It has been almost a year since a federal judge ordered the Trump administration to end their “zero-tolerance” policy. The administration was instructed to reunite all families within a month, yeat hundreds of families remain separated. We know that some forms of separation between child and parent are still happening at the border and we are now learning that the government needs more time to reunite families cruelly separated.
The government says they didn’t keep track of the thousands of families that were separated before their “zero-tolerance” policy began in early 2018.
According to The New York Times, officials have to sort through an estimated 47,000 children “who were referred to the Office of Refugee Resettlement and subsequently discharged.”
However, the main issue is that because so many undocumented children have gone through the system, the kids before Trump’s policy and after are all mixed up. It is hard to tell whether they’re in foster care or shelters as they await reunification. Officials have to go through each case and see which children were part of the 2018 separated families policy, and make them first priority.
Lee Gelernt, an attorney with the American Civil Liberties Union (ACLU), told The NYTimes that if the government really wanted to, they could reunite these families faster than they’re claiming.
“If the government believed finding these children was a priority, they could do it quicker than two years,” Gelernt told The NYTimes.
Gelernt went on to say that “the administration refuses to treat the family separation crisis it created with urgency. We strongly oppose any plan that gives the government up to two years to find kids. The government swiftly gathered resources to tear families apart. It must do the same to fix the damage.”
“When a government agency takes custody of a child, it should always be looking out for the child’s best interests. But the Trump Administration has instead seen children as a way to go after their parents or relatives,” Jorge Baron, Executive Director for theNorthwest Immigrant Rights Project, said in a press release. “We hope this court case will lead to families being reunified as soon as possible.”
Trump has a long history of treating Mexico as a political punching bag. He literally launched his campaign for president by demonizing Mexicans. BUt despite this, Mexico’s Andres Manuel Lopez Obrador (AMLO) has said the U.S. president has always treated him with respect. After threatening Mexico with tariffs last year, AMLO deployed troops to deter migration by Central Americans across Mexico to the U.S. – in a move many saw as an act of obedience to Trump.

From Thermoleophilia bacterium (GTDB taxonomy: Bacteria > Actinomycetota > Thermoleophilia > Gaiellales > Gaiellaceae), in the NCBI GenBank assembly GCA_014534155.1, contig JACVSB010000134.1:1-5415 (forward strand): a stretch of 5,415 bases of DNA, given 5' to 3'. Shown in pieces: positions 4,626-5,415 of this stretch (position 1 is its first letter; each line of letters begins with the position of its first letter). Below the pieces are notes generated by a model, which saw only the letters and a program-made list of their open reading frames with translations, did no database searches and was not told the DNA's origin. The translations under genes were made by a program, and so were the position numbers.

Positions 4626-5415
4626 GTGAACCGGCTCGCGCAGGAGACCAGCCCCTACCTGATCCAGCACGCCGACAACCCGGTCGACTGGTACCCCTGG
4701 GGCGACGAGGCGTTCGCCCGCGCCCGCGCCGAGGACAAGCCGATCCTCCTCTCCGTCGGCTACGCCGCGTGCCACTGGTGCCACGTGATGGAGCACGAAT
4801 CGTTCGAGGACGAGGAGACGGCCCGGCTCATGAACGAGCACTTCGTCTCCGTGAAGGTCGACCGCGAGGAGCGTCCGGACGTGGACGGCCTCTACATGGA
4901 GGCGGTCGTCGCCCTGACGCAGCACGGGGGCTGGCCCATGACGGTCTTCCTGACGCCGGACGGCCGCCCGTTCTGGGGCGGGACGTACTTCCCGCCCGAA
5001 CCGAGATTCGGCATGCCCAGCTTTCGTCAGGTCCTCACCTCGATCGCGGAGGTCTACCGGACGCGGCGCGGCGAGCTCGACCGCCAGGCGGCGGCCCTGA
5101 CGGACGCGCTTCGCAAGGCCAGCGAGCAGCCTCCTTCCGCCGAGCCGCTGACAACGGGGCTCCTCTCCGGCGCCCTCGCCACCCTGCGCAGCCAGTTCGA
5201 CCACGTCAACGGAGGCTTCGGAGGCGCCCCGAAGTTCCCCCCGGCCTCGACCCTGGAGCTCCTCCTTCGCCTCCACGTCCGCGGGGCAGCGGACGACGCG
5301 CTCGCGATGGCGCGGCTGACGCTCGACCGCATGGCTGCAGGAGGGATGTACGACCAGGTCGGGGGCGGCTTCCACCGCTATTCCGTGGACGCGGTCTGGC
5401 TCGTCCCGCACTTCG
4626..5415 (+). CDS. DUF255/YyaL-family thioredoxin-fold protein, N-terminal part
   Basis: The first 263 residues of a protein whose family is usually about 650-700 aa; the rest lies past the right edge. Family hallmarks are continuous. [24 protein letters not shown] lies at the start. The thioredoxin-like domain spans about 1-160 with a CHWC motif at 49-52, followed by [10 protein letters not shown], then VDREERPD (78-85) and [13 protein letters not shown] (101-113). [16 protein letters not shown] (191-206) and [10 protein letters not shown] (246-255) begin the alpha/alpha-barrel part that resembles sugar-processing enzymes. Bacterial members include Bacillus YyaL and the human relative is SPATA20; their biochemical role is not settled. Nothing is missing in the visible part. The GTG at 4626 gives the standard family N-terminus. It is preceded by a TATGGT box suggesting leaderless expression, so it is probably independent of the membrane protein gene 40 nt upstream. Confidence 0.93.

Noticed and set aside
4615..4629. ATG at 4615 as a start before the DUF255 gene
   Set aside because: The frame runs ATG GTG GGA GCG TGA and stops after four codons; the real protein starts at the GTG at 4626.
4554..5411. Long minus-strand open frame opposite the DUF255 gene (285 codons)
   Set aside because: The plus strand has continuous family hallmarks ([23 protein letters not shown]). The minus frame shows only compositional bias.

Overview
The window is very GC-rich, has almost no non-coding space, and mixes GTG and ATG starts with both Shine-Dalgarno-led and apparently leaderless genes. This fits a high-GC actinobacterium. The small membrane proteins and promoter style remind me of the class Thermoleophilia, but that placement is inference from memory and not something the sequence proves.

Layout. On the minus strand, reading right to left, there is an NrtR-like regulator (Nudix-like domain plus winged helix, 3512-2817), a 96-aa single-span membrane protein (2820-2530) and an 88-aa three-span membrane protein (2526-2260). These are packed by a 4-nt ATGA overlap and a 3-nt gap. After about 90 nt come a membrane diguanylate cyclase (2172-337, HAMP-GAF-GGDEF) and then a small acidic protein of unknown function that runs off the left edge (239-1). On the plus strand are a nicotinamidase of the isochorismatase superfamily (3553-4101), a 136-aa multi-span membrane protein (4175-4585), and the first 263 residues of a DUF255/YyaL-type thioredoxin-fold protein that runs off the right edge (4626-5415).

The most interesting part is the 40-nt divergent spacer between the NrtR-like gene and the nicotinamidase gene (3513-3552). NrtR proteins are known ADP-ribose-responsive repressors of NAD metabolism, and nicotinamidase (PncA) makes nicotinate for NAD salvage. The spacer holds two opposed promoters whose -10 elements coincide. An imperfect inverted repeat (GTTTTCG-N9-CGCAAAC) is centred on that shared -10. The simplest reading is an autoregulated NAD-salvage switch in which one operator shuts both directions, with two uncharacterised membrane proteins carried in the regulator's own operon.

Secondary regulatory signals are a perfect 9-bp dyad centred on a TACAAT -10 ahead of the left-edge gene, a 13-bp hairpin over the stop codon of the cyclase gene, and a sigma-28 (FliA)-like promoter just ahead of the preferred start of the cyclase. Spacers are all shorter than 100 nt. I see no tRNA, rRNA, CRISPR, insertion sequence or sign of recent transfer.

But Trump’s own rhetoric has also changed. During a visit to Arizona last week, he said that it was Mexico who has helped drive down border crossings.
“If you look at so many of the different crimes that come through the border, they’re stopped. We’ve implemented groundbreaking agreements with Mexico,” Trump said during a round table on border security. “I want to thank the President of Mexico. He’s really a great guy. I think he’ll be coming into Washington pretty soon.”
So the two leaders seem to be on good terms. But a meeting with Trump could backfire.
President Trump and Mexico’s President Andres Manuel Lopez Obrador are planning their first personal meeting for July.
In what would be their first head-to-head meeting, Mexican President AMLO and Trump are likely to meet in the beginning half of July, according to officials. It’s a politically risky move for Mexico’s AMLO, who is already being attacked from across the political spectrum for appearing to appease Donald Trump.
AMLO said that in his meeting with Trump he intends to promote their new trade deal (the USMCA), as well as to thank him for sending medical ventilators to Mexico to help with the growing Coronavirus pandemic in the country. The date of the visit though is still not set in stone, since the pair would also want to meet with Canadian Prime Minister Justin Trudeau – since his country is also a signatory to the trade deal.
“It is very important for us participate in the beginning of this historical agreement, which is very timely because it will help us in the recovery of our economy and the creation of jobs,” Lopez Obrador said during his daily press conference.